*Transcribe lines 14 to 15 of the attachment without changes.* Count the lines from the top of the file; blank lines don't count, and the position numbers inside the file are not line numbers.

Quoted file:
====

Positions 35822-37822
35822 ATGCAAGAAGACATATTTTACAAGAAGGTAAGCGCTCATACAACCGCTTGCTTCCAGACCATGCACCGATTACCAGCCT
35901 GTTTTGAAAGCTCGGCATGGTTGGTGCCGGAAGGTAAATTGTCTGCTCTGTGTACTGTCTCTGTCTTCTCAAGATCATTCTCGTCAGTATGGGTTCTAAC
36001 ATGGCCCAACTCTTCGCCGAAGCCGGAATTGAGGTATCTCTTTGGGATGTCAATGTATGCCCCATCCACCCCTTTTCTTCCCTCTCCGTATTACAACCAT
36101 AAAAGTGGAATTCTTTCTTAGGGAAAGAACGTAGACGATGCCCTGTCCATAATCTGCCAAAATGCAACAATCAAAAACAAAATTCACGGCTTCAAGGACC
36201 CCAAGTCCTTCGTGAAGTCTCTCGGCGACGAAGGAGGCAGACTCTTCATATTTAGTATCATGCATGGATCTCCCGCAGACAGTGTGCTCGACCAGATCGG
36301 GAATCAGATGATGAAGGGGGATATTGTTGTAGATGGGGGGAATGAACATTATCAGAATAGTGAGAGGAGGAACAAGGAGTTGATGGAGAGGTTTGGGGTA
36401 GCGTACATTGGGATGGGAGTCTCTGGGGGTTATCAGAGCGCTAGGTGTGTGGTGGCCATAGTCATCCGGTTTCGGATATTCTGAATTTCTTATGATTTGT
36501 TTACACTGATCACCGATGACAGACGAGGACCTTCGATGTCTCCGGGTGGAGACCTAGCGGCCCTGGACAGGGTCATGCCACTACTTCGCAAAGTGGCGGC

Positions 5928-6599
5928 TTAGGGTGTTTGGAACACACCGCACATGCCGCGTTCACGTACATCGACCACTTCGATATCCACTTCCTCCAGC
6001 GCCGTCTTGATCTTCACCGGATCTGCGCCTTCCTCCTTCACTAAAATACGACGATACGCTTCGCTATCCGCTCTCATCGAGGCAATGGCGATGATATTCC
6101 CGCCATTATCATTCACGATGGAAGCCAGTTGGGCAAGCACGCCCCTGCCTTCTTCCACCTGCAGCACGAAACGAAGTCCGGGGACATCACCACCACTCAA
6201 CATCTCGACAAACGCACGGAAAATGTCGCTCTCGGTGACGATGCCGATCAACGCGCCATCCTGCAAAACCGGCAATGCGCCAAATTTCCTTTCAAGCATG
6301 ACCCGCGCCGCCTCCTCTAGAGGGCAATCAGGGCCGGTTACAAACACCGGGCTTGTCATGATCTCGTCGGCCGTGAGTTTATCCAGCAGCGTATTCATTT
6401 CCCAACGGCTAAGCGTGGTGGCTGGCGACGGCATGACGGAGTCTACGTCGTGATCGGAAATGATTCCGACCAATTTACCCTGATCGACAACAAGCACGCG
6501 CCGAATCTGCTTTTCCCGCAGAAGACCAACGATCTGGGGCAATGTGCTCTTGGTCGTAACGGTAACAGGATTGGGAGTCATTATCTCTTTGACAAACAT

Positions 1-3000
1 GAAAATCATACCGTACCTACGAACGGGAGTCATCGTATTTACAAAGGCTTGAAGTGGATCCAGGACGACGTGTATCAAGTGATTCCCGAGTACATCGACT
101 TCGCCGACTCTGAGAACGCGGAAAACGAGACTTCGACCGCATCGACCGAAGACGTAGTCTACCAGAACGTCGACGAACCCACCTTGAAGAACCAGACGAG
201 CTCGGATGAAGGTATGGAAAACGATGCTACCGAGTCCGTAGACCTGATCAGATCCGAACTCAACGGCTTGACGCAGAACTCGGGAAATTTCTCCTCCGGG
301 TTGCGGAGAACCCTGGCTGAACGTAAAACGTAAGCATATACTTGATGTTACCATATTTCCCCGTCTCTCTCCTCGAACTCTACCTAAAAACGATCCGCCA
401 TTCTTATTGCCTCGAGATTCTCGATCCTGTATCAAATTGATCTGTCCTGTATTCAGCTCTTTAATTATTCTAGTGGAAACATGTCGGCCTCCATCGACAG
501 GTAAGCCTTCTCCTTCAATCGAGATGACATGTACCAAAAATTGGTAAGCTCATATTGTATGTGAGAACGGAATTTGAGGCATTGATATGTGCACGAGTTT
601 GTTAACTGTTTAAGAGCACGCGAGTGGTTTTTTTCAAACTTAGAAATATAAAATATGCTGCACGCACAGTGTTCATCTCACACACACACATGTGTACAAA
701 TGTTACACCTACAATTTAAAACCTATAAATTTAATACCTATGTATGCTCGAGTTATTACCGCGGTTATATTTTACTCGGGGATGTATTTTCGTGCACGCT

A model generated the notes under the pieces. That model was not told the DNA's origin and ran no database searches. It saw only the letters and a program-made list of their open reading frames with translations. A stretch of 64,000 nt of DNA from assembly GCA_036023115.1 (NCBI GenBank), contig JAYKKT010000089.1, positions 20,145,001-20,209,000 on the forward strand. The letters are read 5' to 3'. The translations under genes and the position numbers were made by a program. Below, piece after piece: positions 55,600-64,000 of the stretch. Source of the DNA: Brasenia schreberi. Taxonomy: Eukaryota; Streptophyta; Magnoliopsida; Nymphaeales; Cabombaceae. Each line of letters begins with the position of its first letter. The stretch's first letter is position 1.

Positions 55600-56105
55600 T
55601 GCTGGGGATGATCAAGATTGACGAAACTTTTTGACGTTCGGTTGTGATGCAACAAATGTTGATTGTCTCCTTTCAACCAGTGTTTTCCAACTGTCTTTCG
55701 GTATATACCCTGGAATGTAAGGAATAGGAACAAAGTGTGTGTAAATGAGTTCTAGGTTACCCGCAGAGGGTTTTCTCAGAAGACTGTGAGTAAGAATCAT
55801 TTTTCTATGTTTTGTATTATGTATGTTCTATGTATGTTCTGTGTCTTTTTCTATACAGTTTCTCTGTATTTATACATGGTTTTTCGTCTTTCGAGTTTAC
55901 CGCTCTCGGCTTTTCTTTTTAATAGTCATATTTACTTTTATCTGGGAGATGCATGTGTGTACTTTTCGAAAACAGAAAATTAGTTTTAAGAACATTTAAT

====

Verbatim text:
6201 CATCTCGACAAACGCACGGAAAATGTCGCTCTCGGTGACGATGCCGATCAACGCGCCATCCTGCAAAACCGGCAATGCGCCAAATTTCCTTTCAAGCATG
6301 ACCCGCGCCGCCTCCTCTAGAGGGCAATCAGGGCCGGTTACAAACACCGGGCTTGTCATGATCTCGTCGGCCGTGAGTTTATCCAGCAGCGTATTCATTT